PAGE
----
Contributing to open source project – npm mysql packages.json

I chose the npm mysql package to contribute to. In this post, I will go over the steps I took for contributing a minor fix to an open source project, using a Linux terminal, Vi editor and Git.

Review Process

Looking at the package.json file, I noticed that the repository field URL did not contain an absolute URL path.  So I ran the file through the package-json-validator:


The validator also recommends to include the “keywords” and “bugs” fields.  I read over the official npm documentation to see how to properly write these fields in package.json.


"repository" :
  { "type" : "git",
    "url" : ""

Keywords: An array of strings to help developers find the package using ‘npm search’.


  "url" : "",
  "email" : ""

I can adjust the fields now to match these formats.

Adding my changes

  • Fork repository from
  • Clone project to my local workspace: git clone
  • I used Vim editor to edit the package.json file: vi packages.json
  • Adjust repository URL to:
    "repository": {
      "type": "git",
      "url": ""
  • Add change to git staging: git add package.json
  • I thought it might be a good idea to keep this change separate from the “keywords + bugs” fields change for the sake of having separate commit messages for each, so I committed this change first: git commit -m "replaced repository url with valid repository url and type"

  • Then back to editing package.json in vi to add the “keywords” and “bugs” fields:
"keywords": [
"bugs": "",

Since I only included the issues URL in the bugs field, I followed the suggestion in npm of having it as only a single string instead of an object.

  • Add change: git add package.json
  • Commit change: git commit -m "added keywords + bugs url"
  • View changes in commits before pushing to repo: git show

After running git show, I noticed the indentation was off (4 spaces instead of 2) on the “sql” keyword line.  I had already set my tabwidth setting to 2, but found out that this setting does not insert spaces in replacement of a tab character. To do this you have to set the shiftwidth and set expandtab. So I added these two lines to my ~/.vimrc file (as root user, or in Fedora /etc/vimrc):

:set shiftwidth=2
:set expandtab

I switched back to my regular user and opened the package.json file again in vi.  If I press enter now from the “mysql” line, vi now automatically inserts 2 spaces at the beginning of the line.  To double check this, after hitting enter you can backspace and notice the cursor now moves back one space instead of the tabwidth’s set number of spaces.

An alternate quick fix for this of course would be to use a regular expression substitution in vi on lines 13 to 23:

:13,23s/\t/  /g

This will replace all tab characters with two spaces from lines 13 to 23.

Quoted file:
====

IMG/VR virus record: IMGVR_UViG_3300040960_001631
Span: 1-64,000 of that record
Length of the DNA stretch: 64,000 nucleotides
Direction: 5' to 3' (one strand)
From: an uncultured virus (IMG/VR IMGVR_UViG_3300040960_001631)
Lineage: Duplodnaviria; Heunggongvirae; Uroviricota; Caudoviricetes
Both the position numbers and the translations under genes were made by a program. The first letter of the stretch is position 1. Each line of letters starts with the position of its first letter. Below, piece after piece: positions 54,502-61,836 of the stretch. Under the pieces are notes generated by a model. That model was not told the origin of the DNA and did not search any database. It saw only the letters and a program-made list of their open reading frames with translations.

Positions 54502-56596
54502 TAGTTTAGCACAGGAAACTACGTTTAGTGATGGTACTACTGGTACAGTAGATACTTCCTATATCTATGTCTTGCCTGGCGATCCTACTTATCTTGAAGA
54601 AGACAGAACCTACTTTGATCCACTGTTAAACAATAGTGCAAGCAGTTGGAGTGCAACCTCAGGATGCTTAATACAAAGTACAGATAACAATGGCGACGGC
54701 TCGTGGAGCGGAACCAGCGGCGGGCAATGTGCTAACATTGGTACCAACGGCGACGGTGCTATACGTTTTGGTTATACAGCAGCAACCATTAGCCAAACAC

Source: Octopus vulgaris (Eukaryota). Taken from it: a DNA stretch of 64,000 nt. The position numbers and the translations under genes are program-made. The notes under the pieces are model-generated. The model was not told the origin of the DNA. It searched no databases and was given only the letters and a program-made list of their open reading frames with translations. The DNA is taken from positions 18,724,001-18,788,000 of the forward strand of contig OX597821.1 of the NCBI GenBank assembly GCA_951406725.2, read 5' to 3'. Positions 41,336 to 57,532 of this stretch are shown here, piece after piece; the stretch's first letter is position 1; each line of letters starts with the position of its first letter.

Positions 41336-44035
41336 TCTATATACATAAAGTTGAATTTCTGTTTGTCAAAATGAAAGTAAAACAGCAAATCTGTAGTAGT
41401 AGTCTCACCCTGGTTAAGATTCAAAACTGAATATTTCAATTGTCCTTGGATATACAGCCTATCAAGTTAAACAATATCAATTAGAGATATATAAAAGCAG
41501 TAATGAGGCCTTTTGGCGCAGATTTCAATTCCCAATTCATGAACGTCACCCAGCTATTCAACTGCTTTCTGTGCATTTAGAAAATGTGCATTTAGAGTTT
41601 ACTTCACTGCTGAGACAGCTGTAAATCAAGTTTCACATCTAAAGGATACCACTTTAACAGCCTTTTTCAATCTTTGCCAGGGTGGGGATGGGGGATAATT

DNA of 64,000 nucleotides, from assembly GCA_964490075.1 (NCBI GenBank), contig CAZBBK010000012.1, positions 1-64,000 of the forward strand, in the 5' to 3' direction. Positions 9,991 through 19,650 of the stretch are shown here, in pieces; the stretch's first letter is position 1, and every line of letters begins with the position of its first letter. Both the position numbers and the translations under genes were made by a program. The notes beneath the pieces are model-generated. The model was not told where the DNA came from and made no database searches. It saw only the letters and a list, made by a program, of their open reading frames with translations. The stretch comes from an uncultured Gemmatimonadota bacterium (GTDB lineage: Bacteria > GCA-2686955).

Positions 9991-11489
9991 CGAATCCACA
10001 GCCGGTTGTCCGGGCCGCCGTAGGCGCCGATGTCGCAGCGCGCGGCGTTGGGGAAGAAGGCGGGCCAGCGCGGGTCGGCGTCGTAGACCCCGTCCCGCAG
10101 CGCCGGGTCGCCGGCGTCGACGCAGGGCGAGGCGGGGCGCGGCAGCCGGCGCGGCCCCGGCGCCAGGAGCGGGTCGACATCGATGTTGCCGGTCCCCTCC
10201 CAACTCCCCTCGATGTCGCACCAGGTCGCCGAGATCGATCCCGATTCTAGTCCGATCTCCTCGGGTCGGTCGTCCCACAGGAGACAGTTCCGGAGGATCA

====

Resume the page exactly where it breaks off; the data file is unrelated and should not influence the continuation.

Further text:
Continuing with my changes… now I save these changes and exit vi CTRL + ZZ

  • See if changes are correct: git diff package.json
  • Spaces look good now, so I can add my changes: git add package.json
  • Commit changes to git: git commit -m "fixed vi indent to 2 spaces for sql keyword"

Now looking at the last three commits I made, I figured since the latest commit was only a minor fix to the previous, I wanted to have the two as only one commit.

git log --max-count 3


You can do this with a “git rebase”:

git rebase --interactive HEAD~2

This opens the git rebase file:


Here I want to pick the “added keywords + bugs url” as the main commit, and squash the “fixed vi indent…” commit into the main commit.


Now I can hit Shift + ZZ to save my changes and exit git rebase.

Git now displays the combination of commit messages:


Since I want to only use the “added keywords + bugs url” commit message, I can delete the 2nd commit message.


Hit Shift + ZZ again to save the changes and exit.

Now the “fixed vi indent…” commit has been squashed with the “added keywords + bugs url” commit as one commit.


Now I can push to the remote repository:
git push

One thing to note, as mentioned in github regarding git rebase, if the commits you squashed locally were previously already pushed to your remote repository, you would have to run:

git push origin branch-name --force

Although you have to be careful when choosing to do a rebase on already pushed commits and make sure they have not been reviewed or used in any way.  Use –force only only for very recent commits.

Creating Pull Request

Create the pull request by clicking the ‘Create pull request’ button in GitHub, then write a description of the changes you’ve made and create the new pull request.


Pull Request Review

One of the collaborators were quick to respond within 3 minutes of the pull request.  It was noted that npm automatically populates these fields now so adjusting the packages.json file is not necessary.  The new npm also no longer uses the keywords array in the search and the validator URL is also valid as a shortcut URL for git.

So I ended up creating a new issue for the validator-tool and the maintainer confirmed that the validator is slightly outdated and said they would be looking into updating it when they had the chance.


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